Customs officer admits having two illegal guns and ammo

| 01/02/2023 | 24 Comments
RCIPS van outside the courthouse

(CNS): Timothy Earle McKenzie (45), a customs officer for more than two decades, has admitted to the illegal possession of two handguns and over 50 rounds of ammunition. The veteran civil servant, who has no previous convictions, appeared in court Wednesday and entered guilty pleas to two counts of possession of an illegal firearm and two counts of possession of ammunition. McKenzie had previously denied the charges when he appeared in court last October and had been on bail.

Following his admissions, McKenzie asked for his bail to continue so that he could get his affairs in order before going to prison, but the court remanded him in custody. Prosecutor Scott Wainwright raised concerns that he is now a flight risk as he faces a very lengthy prison term, and given the seriousness of his offence, his potential to commit other crimes outweighed the need to sort his affairs. Justice Cheryll Richards directed a prison officer to assist McKenzie in dealing with his personal affairs once in custody.

Wainwright offered no insight into the circumstances that led to McKenzie possessing the weapons. In August 2022, the police raided his Newlands home, where they recovered two semi-automatic pistols, a Taurus 9mm and an Astra .45, as well as multiple rounds of ammunition for each of the guns.

The judge ordered a social enquiry report and set the sentencing hearing for the end of March when the crown is expected to outline the details of the case. McKenzie had been on required leave on full pay, but given his guilty pleas, it is expected that he will now be fired from the CBC.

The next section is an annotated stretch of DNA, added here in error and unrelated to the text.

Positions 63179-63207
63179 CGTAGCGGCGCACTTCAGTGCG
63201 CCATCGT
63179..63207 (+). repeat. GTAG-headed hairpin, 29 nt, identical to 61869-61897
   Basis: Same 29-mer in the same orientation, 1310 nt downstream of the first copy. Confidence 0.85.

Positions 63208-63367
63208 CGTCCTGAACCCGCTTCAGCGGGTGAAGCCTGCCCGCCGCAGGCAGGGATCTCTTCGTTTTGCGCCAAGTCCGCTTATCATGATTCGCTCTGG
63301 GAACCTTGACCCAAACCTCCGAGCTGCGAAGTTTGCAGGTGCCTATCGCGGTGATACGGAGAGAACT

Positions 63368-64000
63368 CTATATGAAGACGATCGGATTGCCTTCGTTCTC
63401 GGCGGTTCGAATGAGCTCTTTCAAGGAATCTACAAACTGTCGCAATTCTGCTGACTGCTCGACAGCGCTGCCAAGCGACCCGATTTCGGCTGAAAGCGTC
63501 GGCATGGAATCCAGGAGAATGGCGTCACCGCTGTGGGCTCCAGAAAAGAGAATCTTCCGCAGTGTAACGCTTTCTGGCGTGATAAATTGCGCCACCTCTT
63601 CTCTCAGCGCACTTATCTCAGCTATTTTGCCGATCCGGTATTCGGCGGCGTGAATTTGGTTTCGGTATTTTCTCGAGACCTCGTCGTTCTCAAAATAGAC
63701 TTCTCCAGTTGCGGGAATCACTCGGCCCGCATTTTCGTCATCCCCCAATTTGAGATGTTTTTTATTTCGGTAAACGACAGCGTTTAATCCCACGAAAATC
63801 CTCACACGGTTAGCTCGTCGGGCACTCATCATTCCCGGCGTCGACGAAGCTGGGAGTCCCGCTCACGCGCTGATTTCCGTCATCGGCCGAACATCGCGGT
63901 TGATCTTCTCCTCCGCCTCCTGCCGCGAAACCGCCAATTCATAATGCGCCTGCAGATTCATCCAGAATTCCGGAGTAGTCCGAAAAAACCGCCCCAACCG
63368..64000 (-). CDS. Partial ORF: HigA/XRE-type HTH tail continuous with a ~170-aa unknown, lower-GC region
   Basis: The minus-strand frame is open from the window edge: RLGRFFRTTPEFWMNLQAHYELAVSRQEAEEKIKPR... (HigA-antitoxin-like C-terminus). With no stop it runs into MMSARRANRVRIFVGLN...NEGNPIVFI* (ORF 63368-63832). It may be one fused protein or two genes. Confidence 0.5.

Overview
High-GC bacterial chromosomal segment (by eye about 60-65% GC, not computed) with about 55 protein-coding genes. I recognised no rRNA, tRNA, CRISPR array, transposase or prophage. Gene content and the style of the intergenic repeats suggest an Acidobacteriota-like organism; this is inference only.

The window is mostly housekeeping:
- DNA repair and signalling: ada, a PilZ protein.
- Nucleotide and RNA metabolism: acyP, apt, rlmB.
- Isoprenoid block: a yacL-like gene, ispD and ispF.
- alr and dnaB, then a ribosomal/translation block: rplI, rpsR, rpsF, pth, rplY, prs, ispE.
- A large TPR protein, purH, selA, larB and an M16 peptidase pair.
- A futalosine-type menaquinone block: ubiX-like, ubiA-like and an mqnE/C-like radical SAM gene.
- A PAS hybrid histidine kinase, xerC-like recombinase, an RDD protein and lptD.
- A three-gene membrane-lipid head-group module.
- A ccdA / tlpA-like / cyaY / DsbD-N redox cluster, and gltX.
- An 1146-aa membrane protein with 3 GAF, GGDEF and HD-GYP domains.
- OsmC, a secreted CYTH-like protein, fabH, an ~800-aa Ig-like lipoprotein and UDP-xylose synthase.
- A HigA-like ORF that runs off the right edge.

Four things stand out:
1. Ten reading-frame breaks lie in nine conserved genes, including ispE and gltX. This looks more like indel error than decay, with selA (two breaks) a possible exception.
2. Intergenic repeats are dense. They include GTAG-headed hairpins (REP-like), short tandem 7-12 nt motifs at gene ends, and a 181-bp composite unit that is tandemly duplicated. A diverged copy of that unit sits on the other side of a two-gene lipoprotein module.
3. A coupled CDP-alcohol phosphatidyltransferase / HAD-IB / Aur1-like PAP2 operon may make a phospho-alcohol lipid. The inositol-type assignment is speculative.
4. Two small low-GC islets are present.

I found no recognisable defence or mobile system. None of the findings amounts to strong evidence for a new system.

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Category: Courts, Crime

Comments (24)

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  1. Same old bad Vibes says:

    For all those wondering how Mr McKenzie has found himself in such a predicament look know further than those he chose to follow and seek guidance from right at CBC the sad part our govt and political leaders appears to hold these seem persons in such high esteem and for much praise yet their corrupting influence like a virus continues to spread through out the CBC and elsewhere in govt. Sad part some will say they are weeding out corruption in the ranks but unfortunately it’s the latter it’s corruption exposing itself because it’s has become far too common place in our government nowadays.

  2. Anonymous says:

    funny how people crying that the canadian who brought guns in got bail. Caymanian officer who is paid to uphold the law was only put on paid leave while he was dealt with…..the laws need to change. Both are obviously a risk to society and never should be let out to roam the island let alone be paid while waiting trial. then been given a court appointed officer to sort their affairs. suck it up buttercup. live by the sword die by the sword. you forfeit your rights when you are a criminal, not get more….

  3. Anonymous says:

    I know a CBC officer who actively lobbies against the legalization of weed, but grows it in their attic. A bit smarter than the one who helped to smuggle it through – it’s a plant after all.

    When I kindly asked them why the hypocrisy, they said, legalizing it will stop it from being so profitable.

    And out the door I went with my $25 a gram herb.

    • Anonymous says:

      In Jamaica, legislation permits an adult to cultivate 5 cannabis plants for personal (not commercial) use (on a per premises per household basis) and 2 ounces (or less) is decriminalized in public areas.

      Commercial sale of any amount of cannabis, without being licensed to do so by Jamaica’s Dangerous Drugs Act (as amended in 2015) or without otherwise being legally authorized, would be a criminal offense of supplying and, if the cannabis came from another jurisdiction illegally, there would be exposure to a trafficking offenses.